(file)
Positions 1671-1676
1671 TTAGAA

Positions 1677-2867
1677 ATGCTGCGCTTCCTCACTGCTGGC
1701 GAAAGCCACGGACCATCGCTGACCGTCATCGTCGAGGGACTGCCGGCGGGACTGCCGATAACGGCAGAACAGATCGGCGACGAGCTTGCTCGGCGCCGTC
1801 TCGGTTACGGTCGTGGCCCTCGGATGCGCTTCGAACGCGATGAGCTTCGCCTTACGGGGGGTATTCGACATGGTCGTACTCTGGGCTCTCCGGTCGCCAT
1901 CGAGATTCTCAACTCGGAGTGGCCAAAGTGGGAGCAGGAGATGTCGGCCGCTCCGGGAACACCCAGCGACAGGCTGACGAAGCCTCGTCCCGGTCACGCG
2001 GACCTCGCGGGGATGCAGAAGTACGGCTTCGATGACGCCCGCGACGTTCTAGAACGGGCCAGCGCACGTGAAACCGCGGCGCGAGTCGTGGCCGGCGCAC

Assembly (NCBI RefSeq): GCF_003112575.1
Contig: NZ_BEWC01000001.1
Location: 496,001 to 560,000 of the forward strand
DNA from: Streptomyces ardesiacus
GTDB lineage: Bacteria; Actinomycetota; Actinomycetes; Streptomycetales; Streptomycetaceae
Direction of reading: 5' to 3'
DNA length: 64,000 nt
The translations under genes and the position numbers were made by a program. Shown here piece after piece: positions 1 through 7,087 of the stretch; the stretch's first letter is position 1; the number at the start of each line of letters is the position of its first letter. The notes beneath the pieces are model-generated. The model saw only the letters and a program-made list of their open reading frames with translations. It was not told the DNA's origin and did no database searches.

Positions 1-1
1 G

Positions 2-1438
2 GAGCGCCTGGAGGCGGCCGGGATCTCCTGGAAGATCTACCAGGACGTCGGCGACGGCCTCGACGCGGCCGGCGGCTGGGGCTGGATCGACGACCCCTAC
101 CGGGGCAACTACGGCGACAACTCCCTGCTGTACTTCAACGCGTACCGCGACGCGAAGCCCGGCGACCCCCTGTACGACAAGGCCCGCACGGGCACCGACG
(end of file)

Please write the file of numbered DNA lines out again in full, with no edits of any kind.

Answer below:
Positions 1671-1676
1671 TTAGAA

Positions 1677-2867
1677 ATGCTGCGCTTCCTCACTGCTGGC
1701 GAAAGCCACGGACCATCGCTGACCGTCATCGTCGAGGGACTGCCGGCGGGACTGCCGATAACGGCAGAACAGATCGGCGACGAGCTTGCTCGGCGCCGTC
1801 TCGGTTACGGTCGTGGCCCTCGGATGCGCTTCGAACGCGATGAGCTTCGCCTTACGGGGGGTATTCGACATGGTCGTACTCTGGGCTCTCCGGTCGCCAT
1901 CGAGATTCTCAACTCGGAGTGGCCAAAGTGGGAGCAGGAGATGTCGGCCGCTCCGGGAACACCCAGCGACAGGCTGACGAAGCCTCGTCCCGGTCACGCG
2001 GACCTCGCGGGGATGCAGAAGTACGGCTTCGATGACGCCCGCGACGTTCTAGAACGGGCCAGCGCACGTGAAACCGCGGCGCGAGTCGTGGCCGGCGCAC

Assembly (NCBI RefSeq): GCF_003112575.1
Contig: NZ_BEWC01000001.1
Location: 496,001 to 560,000 of the forward strand
DNA from: Streptomyces ardesiacus
GTDB lineage: Bacteria; Actinomycetota; Actinomycetes; Streptomycetales; Streptomycetaceae
Direction of reading: 5' to 3'
DNA length: 64,000 nt
The translations under genes and the position numbers were made by a program. Shown here piece after piece: positions 1 through 7,087 of the stretch; the stretch's first letter is position 1; the number at the start of each line of letters is the position of its first letter. The notes beneath the pieces are model-generated. The model saw only the letters and a program-made list of their open reading frames with translations. It was not told the DNA's origin and did no database searches.

Positions 1-1
1 G

Positions 2-1438
2 GAGCGCCTGGAGGCGGCCGGGATCTCCTGGAAGATCTACCAGGACGTCGGCGACGGCCTCGACGCGGCCGGCGGCTGGGGCTGGATCGACGACCCCTAC
101 CGGGGCAACTACGGCGACAACTCCCTGCTGTACTTCAACGCGTACCGCGACGCGAAGCCCGGCGACCCCCTGTACGACAAGGCCCGCACGGGCACCGACG